LinkedIn seems to be thought of as a new age in the job search. It’s the best in the industry in terms of updated positions and finding connections. When it comes to job recommendations though, it leaves a lot to be desired and follows the same patterns of those larger job boards. Our Head of Content decided to take it to the test. She is a 23 year old yoga lover with a liberal arts degree and below are a few of her LinkedIn job recommendations including (but certainly not limited to), a 74D Chemical Operations Specialist with the Army National Guard, an iOS Infrastructure Engineer at Spotify, a High School Physics teacher, and her personal favorite, an Optometrist. All jokes aside- what’s the deal with this?

The job search is #sponsored. Yes, even on LinkedIn. Look on the company section of any job search site and you’ll see that if a company hands over a little extra money, their jobs are guaranteed to appear first. No judgment or suprise there- it’s a business and their primary source of revenue is advertising. For most of these websites and social media platforms that a company can run ads on (including LinkedIn, Facebook, Instagram, Indeed, etc.) you pay for exposure. Essentially, you pay for a certain number of views or clicks on your ad. However, these sites will show your ad to the person most likely to look at it or click on it- not necessarily the person most qualified or interested in the job. Hence- positions in Optometry advertised to our Head of Content, an Instagram aficionado.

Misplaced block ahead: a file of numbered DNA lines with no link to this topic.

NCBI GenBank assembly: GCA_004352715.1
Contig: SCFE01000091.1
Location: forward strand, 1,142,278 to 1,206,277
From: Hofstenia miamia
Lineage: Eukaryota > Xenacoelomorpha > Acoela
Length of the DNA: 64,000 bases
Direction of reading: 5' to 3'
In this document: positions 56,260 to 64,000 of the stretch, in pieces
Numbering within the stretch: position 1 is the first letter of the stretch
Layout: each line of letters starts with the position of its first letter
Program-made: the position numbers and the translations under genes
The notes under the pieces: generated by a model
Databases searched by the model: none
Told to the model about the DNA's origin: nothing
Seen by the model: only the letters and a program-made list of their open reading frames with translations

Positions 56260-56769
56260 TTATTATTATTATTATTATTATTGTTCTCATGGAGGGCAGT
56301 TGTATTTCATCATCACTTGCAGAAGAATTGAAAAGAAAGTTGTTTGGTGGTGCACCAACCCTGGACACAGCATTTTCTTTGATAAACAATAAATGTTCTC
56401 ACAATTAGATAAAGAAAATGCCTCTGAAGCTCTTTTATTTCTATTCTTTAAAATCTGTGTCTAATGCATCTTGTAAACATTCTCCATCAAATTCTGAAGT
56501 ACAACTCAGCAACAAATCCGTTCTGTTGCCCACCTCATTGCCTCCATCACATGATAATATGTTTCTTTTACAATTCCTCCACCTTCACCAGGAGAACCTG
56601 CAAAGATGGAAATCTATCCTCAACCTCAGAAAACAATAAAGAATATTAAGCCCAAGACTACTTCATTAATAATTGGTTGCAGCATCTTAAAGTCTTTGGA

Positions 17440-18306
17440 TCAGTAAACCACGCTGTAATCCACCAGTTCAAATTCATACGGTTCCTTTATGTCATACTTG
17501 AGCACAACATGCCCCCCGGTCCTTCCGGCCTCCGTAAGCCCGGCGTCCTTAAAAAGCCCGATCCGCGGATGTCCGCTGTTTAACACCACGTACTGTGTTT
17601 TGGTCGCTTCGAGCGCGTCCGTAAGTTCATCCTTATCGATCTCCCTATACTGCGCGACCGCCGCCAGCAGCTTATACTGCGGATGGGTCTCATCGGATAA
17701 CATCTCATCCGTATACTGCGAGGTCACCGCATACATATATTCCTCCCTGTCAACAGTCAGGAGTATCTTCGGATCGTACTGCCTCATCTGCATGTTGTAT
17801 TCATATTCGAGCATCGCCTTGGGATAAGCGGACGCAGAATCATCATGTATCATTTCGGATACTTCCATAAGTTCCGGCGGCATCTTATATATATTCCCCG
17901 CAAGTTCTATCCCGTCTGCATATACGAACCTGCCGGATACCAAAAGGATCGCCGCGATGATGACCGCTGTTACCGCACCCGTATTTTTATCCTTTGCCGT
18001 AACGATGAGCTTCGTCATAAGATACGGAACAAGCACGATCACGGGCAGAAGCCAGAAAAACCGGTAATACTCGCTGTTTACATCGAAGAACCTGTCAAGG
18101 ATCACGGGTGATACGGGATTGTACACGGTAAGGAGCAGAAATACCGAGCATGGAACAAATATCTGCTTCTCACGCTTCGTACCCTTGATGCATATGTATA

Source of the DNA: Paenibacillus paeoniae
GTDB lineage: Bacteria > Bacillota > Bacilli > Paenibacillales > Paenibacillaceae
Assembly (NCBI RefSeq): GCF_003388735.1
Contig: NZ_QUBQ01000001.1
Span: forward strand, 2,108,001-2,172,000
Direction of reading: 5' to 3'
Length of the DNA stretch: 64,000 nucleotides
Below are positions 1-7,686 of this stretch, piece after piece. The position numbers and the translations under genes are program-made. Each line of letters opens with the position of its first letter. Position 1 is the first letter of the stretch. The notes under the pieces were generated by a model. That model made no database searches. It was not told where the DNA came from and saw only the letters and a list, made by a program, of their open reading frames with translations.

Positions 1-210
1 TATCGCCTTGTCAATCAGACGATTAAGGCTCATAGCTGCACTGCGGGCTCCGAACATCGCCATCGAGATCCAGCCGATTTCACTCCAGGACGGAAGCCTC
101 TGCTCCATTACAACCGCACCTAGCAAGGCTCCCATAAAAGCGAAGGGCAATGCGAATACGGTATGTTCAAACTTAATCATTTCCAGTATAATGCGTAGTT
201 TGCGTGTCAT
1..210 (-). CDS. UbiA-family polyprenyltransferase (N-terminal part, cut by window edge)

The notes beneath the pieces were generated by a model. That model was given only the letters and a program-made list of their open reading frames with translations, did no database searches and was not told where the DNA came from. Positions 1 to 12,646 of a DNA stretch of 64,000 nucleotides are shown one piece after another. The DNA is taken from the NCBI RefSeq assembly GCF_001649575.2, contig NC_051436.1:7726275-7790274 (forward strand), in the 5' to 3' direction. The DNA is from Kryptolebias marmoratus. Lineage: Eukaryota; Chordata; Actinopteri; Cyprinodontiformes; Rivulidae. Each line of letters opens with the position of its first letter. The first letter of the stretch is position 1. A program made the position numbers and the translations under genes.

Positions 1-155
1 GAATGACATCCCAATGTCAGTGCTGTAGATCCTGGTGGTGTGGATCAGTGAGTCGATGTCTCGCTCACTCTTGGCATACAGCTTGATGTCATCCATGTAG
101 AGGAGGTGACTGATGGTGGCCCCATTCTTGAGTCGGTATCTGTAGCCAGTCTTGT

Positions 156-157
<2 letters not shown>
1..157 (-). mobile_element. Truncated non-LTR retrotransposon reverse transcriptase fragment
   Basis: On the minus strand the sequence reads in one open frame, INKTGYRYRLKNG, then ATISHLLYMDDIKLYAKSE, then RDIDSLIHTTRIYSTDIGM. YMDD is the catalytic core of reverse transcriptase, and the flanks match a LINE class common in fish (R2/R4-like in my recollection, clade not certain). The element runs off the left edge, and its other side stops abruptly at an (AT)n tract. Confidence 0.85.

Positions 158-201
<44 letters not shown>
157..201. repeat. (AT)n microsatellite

The takeaway- job boards are not in the business of getting you a job. They are an advertising platform with a small amount of success placing candidates in companies. Even LinkedIn. Are they bad? No- it’s just important to understand who’s working for whom and what the best use of your resources is. From both a company and a candidate perspective- Job boards are a bit of a waste of time (and money). While an online search is an awesome way to get a gauge of what’s out there before you get going on your search (think of it like reading a Wikipedia page before starting research on a topic) don’t put all your hopes and time in them or use them as a primary tool for your job search. Yes, even LinkedIn.